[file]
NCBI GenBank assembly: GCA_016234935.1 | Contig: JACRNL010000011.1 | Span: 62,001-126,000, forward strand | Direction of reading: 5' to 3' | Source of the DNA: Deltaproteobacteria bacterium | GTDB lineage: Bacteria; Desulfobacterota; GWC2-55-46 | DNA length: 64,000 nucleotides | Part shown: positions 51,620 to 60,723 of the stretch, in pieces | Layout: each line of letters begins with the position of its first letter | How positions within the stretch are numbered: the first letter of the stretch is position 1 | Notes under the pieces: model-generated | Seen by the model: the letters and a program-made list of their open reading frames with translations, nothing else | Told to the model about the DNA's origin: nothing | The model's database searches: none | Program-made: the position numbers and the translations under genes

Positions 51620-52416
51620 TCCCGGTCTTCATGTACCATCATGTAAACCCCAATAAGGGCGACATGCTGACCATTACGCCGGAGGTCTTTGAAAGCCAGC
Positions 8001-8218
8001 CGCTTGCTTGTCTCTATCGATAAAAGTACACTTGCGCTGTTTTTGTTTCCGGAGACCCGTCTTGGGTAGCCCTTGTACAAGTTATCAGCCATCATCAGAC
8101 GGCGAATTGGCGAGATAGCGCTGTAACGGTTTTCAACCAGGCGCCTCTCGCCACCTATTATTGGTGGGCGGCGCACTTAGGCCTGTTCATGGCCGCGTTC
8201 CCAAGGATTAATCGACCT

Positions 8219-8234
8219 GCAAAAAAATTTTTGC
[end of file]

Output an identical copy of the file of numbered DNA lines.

NCBI GenBank assembly: GCA_016234935.1 | Contig: JACRNL010000011.1 | Span: 62,001-126,000, forward strand | Direction of reading: 5' to 3' | Source of the DNA: Deltaproteobacteria bacterium | GTDB lineage: Bacteria; Desulfobacterota; GWC2-55-46 | DNA length: 64,000 nucleotides | Part shown: positions 51,620 to 60,723 of the stretch, in pieces | Layout: each line of letters begins with the position of its first letter | How positions within the stretch are numbered: the first letter of the stretch is position 1 | Notes under the pieces: model-generated | Seen by the model: the letters and a program-made list of their open reading frames with translations, nothing else | Told to the model about the DNA's origin: nothing | The model's database searches: none | Program-made: the position numbers and the translations under genes

Positions 51620-52416
51620 TCCCGGTCTTCATGTACCATCATGTAAACCCCAATAAGGGCGACATGCTGACCATTACGCCGGAGGTCTTTGAAAGCCAGC
Positions 8001-8218
8001 CGCTTGCTTGTCTCTATCGATAAAAGTACACTTGCGCTGTTTTTGTTTCCGGAGACCCGTCTTGGGTAGCCCTTGTACAAGTTATCAGCCATCATCAGAC
8101 GGCGAATTGGCGAGATAGCGCTGTAACGGTTTTCAACCAGGCGCCTCTCGCCACCTATTATTGGTGGGCGGCGCACTTAGGCCTGTTCATGGCCGCGTTC
8201 CCAAGGATTAATCGACCT

Positions 8219-8234
8219 GCAAAAAAATTTTTGC